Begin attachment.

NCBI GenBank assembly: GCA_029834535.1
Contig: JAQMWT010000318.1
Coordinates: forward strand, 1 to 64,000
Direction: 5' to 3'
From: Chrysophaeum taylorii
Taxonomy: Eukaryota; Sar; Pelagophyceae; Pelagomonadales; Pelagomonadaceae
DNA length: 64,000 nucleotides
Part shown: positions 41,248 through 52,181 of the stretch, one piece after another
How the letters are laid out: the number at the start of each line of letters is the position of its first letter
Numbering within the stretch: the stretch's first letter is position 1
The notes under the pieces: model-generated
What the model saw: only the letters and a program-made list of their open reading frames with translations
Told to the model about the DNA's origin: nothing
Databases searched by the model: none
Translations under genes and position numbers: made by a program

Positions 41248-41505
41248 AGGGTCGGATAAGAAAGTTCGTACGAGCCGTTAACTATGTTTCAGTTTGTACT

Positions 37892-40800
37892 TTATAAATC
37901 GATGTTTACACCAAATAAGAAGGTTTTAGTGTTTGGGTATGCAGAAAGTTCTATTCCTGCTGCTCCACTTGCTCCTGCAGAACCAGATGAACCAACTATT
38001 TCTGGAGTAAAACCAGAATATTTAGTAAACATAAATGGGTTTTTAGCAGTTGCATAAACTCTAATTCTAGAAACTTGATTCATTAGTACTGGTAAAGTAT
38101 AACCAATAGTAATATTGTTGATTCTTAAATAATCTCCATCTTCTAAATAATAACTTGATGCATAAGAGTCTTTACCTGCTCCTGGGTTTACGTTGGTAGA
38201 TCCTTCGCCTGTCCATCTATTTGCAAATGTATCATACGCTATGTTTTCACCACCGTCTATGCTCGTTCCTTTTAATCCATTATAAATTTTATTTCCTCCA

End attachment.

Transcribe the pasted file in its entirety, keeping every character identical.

NCBI GenBank assembly: GCA_029834535.1
Contig: JAQMWT010000318.1
Coordinates: forward strand, 1 to 64,000
Direction: 5' to 3'
From: Chrysophaeum taylorii
Taxonomy: Eukaryota; Sar; Pelagophyceae; Pelagomonadales; Pelagomonadaceae
DNA length: 64,000 nucleotides
Part shown: positions 41,248 through 52,181 of the stretch, one piece after another
How the letters are laid out: the number at the start of each line of letters is the position of its first letter
Numbering within the stretch: the stretch's first letter is position 1
The notes under the pieces: model-generated
What the model saw: only the letters and a program-made list of their open reading frames with translations
Told to the model about the DNA's origin: nothing
Databases searched by the model: none
Translations under genes and position numbers: made by a program

Positions 41248-41505
41248 AGGGTCGGATAAGAAAGTTCGTACGAGCCGTTAACTATGTTTCAGTTTGTACT

Positions 37892-40800
37892 TTATAAATC
37901 GATGTTTACACCAAATAAGAAGGTTTTAGTGTTTGGGTATGCAGAAAGTTCTATTCCTGCTGCTCCACTTGCTCCTGCAGAACCAGATGAACCAACTATT
38001 TCTGGAGTAAAACCAGAATATTTAGTAAACATAAATGGGTTTTTAGCAGTTGCATAAACTCTAATTCTAGAAACTTGATTCATTAGTACTGGTAAAGTAT
38101 AACCAATAGTAATATTGTTGATTCTTAAATAATCTCCATCTTCTAAATAATAACTTGATGCATAAGAGTCTTTACCTGCTCCTGGGTTTACGTTGGTAGA
38201 TCCTTCGCCTGTCCATCTATTTGCAAATGTATCATACGCTATGTTTTCACCACCGTCTATGCTCGTTCCTTTTAATCCATTATAAATTTTATTTCCTCCA